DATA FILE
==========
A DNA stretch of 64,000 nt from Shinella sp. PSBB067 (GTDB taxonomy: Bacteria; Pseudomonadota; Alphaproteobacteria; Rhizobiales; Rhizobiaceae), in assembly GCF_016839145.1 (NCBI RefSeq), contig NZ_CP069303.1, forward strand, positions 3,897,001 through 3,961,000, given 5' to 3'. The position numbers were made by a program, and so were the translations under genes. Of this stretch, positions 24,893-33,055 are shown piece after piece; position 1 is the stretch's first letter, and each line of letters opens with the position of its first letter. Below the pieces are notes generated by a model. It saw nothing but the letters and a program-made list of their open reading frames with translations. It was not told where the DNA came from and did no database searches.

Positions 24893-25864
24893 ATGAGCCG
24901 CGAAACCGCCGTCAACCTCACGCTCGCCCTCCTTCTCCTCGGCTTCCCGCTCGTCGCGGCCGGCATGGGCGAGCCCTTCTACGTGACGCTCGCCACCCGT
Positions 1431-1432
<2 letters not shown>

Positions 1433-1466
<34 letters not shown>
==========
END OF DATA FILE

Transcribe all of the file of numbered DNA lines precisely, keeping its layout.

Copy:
A DNA stretch of 64,000 nt from Shinella sp. PSBB067 (GTDB taxonomy: Bacteria; Pseudomonadota; Alphaproteobacteria; Rhizobiales; Rhizobiaceae), in assembly GCF_016839145.1 (NCBI RefSeq), contig NZ_CP069303.1, forward strand, positions 3,897,001 through 3,961,000, given 5' to 3'. The position numbers were made by a program, and so were the translations under genes. Of this stretch, positions 24,893-33,055 are shown piece after piece; position 1 is the stretch's first letter, and each line of letters opens with the position of its first letter. Below the pieces are notes generated by a model. It saw nothing but the letters and a program-made list of their open reading frames with translations. It was not told where the DNA came from and did no database searches.

Positions 24893-25864
24893 ATGAGCCG
24901 CGAAACCGCCGTCAACCTCACGCTCGCCCTCCTTCTCCTCGGCTTCCCGCTCGTCGCGGCCGGCATGGGCGAGCCCTTCTACGTGACGCTCGCCACCCGT
Positions 1431-1432
<2 letters not shown>

Positions 1433-1466
<34 letters not shown>